Saturday, January 14, 2023

What Does Recent Stock Market Strength Tell Us?


I've found that if you look at enough market indicators, you'll always find reasons to be long or short, and you'll always find reasons to trade.  Far better than following a host of canned indicators is constructing a select number of measures that make sense to you and then learning (and backtesting) their ins and outs.  Chasing multiple rabbits is a great way to wind up with none.

Kudos to the SentimenTrader service, which consistently offers excellent research for equity traders and investors.  They recently highlighted the upward breadth thrust in the market--a situation in which many stocks go from being oversold to overbought in a relatively short period of time--and noted the historical tendency for such moves to continue higher.  A common scenario that explains the pattern is that bears miss the market bottom and then miss the initial thrust higher and so view pullbacks as opportunities to ride the new trend.  That keeps pullbacks relatively modest and helps to create a trending move higher.

One of my favorite indicators comes from data offered by the Stock Charts site and their scans.  Each day I track how many stocks in the NYSE universe closed above and below their upper and lower Bollinger Bands.  When many stocks close above their respective bands, that tells you that there is unusual strength--and it is broad.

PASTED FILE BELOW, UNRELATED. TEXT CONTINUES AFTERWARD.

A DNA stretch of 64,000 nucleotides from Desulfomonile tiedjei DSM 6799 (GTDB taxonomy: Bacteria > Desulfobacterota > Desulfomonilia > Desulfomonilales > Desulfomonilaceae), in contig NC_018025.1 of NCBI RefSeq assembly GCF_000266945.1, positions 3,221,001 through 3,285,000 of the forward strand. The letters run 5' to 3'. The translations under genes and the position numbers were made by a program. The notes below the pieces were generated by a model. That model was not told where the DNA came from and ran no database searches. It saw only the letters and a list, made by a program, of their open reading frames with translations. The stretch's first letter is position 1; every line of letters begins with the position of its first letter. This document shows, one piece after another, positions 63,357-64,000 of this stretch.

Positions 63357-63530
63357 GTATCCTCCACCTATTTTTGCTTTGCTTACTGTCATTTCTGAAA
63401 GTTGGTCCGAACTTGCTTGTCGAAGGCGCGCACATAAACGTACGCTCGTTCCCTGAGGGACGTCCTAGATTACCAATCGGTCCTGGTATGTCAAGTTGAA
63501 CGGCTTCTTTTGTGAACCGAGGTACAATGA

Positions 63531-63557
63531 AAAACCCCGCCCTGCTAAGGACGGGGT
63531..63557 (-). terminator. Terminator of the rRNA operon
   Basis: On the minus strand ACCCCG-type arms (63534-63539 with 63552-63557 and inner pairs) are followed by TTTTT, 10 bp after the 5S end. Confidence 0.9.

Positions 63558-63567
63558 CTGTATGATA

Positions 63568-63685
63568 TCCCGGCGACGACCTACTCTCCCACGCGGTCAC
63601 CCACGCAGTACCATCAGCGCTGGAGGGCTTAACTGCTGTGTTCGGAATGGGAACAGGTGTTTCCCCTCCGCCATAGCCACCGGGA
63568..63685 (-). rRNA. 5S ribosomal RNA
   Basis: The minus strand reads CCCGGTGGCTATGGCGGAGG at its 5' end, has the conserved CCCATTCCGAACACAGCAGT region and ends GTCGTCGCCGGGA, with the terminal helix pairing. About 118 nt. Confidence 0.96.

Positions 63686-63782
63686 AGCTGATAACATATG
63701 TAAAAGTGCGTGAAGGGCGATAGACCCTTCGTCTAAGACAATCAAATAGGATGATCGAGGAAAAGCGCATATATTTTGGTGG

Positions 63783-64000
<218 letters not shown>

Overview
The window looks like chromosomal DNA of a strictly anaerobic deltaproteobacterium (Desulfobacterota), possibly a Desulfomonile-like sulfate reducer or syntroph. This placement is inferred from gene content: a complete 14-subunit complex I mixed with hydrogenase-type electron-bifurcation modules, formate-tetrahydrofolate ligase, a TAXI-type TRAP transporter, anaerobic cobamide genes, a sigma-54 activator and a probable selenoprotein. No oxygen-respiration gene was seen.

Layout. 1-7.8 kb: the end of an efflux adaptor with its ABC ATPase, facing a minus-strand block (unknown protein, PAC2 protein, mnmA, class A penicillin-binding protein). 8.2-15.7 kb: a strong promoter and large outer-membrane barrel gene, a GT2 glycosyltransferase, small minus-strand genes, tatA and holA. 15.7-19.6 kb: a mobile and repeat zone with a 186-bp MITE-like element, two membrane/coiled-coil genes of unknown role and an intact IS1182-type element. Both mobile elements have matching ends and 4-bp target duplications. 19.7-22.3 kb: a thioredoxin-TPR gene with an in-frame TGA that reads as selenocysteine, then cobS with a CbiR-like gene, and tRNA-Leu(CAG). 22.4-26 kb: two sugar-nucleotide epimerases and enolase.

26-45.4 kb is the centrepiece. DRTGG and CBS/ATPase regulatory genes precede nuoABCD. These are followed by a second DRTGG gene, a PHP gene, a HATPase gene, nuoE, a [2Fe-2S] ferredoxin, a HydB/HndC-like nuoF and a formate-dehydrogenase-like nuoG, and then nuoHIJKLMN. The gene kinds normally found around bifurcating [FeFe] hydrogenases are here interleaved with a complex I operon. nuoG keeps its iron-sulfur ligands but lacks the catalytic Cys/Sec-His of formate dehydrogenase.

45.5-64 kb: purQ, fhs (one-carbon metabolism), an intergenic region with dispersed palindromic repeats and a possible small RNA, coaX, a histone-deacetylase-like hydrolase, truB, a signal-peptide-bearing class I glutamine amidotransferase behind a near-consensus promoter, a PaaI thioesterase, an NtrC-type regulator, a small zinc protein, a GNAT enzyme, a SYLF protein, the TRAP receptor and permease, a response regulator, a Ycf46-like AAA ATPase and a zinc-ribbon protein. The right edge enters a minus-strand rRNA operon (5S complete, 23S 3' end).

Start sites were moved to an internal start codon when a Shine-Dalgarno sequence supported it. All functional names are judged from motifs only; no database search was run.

Just in the past week alone, we've had three days in which over 400 stocks closed above their upper bands.  To put this into perspective, since 2019, when I first began archiving these data, there have only been 15 prior occasions of individual days with over 400 stocks closing above their bands.  Such days of strength are rare--and now we're seeing a cluster of such strong days.  Somewhat similar clusters occurred in June and November of 2020; both led to higher prices in the medium term.  Indeed, following the 15 occasions of breadth strength, SPY was higher 11 times, lower 4 times over the next 20 trading sessions.  Average gains were +2.45% vs. +.85% for the remainder of the sample.  Interestingly, following the strong days, there has been no significant directional edge over the following five trading sessions.  It's not unusual to get some consolidation before the trend resumes.

I'm currently working on an intraday breadth thrust model to see how well it anticipates short-term patterns of momentum.  That will require a new and different indicator and perhaps a new way of thinking about breadth.  This could open the door to intraday measures of breadth thrust.  

We hear a lot about traders' "edge" in the markets.  Edges, I've found, are always evolving--and the successful traders are the ones who evolve along with markets.  As an increasing amount of capital is being traded by highly leveraged funds, we're finding a growing number of portfolio managers managing risk on a short-term basis.  This is creating shorter-term patterns of momentum and reversal that can be exploited by nimble traders employing the right tools.  

Further Reading: